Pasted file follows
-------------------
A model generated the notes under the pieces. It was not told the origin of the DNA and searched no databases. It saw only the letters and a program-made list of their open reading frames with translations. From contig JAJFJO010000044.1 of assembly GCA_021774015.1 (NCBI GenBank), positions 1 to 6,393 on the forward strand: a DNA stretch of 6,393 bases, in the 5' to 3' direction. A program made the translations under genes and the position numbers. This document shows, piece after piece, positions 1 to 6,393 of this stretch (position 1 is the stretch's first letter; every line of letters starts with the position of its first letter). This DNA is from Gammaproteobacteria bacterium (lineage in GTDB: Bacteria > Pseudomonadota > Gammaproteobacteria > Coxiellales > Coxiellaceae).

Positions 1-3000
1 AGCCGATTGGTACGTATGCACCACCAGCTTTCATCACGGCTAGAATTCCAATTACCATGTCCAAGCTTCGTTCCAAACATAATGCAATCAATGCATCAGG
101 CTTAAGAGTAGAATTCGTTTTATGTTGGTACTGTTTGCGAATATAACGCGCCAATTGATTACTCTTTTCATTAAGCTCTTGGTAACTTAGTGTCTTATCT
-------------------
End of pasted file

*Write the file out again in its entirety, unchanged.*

A model generated the notes under the pieces. It was not told the origin of the DNA and searched no databases. It saw only the letters and a program-made list of their open reading frames with translations. From contig JAJFJO010000044.1 of assembly GCA_021774015.1 (NCBI GenBank), positions 1 to 6,393 on the forward strand: a DNA stretch of 6,393 bases, in the 5' to 3' direction. A program made the translations under genes and the position numbers. This document shows, piece after piece, positions 1 to 6,393 of this stretch (position 1 is the stretch's first letter; every line of letters starts with the position of its first letter). This DNA is from Gammaproteobacteria bacterium (lineage in GTDB: Bacteria > Pseudomonadota > Gammaproteobacteria > Coxiellales > Coxiellaceae).

Positions 1-3000
1 AGCCGATTGGTACGTATGCACCACCAGCTTTCATCACGGCTAGAATTCCAATTACCATGTCCAAGCTTCGTTCCAAACATAATGCAATCAATGCATCAGG
101 CTTAAGAGTAGAATTCGTTTTATGTTGGTACTGTTTGCGAATATAACGCGCCAATTGATTACTCTTTTCATTAAGCTCTTGGTAACTTAGTGTCTTATCT